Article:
Virtual local area network
Virtual Local Area Networks (VLAN or virtual LAN) allow multiple logical local area networks (LAN) to exist within a single physical LAN. In other words, the LANs are defined in software rather than hardware.
Consider the following example where two VLANs are created with a VLAN capable switch. By default, all ports on the same switch usually belong to the same LAN environment. This means there is a single broadcast domain. Dividing the switch into multiple VLANs entails allocating ports to a VLAN or some kind of identifier for that group of ports. In our example, let’s allocate ports 1–6 to VLAN 1 and ports 7–12 to VLAN 2. In this current configuration, devices attached to ports 1–6 can communicate with each other, and devices attached to ports 7–12 can communicate with each other, but there is no way for any device on ports 1–6 to communicate with any device on ports 7–12. For example, traffic received on port 2 will be retransmitted out ports with membership in VLAN 1 (i.e., ports 1 and 3–6). We have now created two separate broadcast domains. In effect, the switch is acting as if it were two separate switches.
VLAN membership can be assigned by port, MAC address, Layer 3 protocol, or Layer 3 subnet. We are defining a community of interest by trying to associate devices that can communicate in a way that reduces the traffic per LAN. Each of these techniques creates a VLAN and also provides extra granularity in deciding VLAN membership.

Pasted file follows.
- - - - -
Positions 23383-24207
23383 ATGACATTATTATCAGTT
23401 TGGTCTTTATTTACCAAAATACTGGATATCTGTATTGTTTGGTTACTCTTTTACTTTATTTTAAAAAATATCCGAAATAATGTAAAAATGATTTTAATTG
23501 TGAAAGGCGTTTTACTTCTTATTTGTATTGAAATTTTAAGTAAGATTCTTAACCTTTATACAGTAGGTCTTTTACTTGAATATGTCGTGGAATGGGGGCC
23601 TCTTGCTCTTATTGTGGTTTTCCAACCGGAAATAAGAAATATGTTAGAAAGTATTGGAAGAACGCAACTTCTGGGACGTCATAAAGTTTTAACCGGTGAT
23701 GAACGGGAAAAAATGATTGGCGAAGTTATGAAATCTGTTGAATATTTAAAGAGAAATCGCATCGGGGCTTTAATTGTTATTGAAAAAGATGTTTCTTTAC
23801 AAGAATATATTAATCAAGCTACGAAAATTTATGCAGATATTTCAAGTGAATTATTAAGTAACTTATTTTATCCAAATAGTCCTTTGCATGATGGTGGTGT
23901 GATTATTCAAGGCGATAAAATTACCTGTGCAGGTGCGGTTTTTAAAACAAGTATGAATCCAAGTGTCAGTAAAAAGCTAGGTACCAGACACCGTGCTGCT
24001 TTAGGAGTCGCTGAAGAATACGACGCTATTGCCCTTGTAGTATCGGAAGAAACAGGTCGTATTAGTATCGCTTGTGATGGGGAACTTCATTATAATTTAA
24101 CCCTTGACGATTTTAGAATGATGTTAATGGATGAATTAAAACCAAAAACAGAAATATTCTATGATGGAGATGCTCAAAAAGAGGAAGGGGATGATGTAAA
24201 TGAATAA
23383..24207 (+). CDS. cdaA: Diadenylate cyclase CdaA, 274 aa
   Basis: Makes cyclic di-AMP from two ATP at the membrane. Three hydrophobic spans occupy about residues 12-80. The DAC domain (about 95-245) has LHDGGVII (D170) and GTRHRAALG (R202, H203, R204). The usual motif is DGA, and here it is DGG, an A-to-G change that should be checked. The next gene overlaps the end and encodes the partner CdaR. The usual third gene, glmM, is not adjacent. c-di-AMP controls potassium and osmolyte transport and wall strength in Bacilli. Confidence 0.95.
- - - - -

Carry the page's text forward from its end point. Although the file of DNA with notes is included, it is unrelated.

VLAN Membership by Port
VLAN membership by port is the simplest and most common deployment of VLAN technology and can be assigned manually or automatically. Manual per port VLAN membership requires a network administrator to assign individual ports to predefined VLANs within the network. This can be done via a network management station using a graphical user interface (GUI) interface or by consoling into each VLAN capable device and using that device’s command line interface. Automatic allocation of ports into VLANs requires that the devices decide port allocation. This can be done based upon network load or users’ IDs.
With automatic allocation, ports can only have membership in a single VLAN. Automatic allocation is often used to facilitate additions, moves, and changes within a network. When a user moves, he or she plugs into the nearest network port which the network administrator assigns to the user’s original VLAN. This saves repatching and provisioning of new equipment in the wiring closet. Repeater ports and switch ports on VLAN capable devices can be allocated in this manner.
VLAN Membership by MAC Address
Managing VLAN membership by MAC address is often unwieldy and time consuming, and it is not often implemented. Devices are assigned to VLANs according to their MAC address, which means devices track MAC addresses to decide membership. This is normally only seen in VLAN capable switches.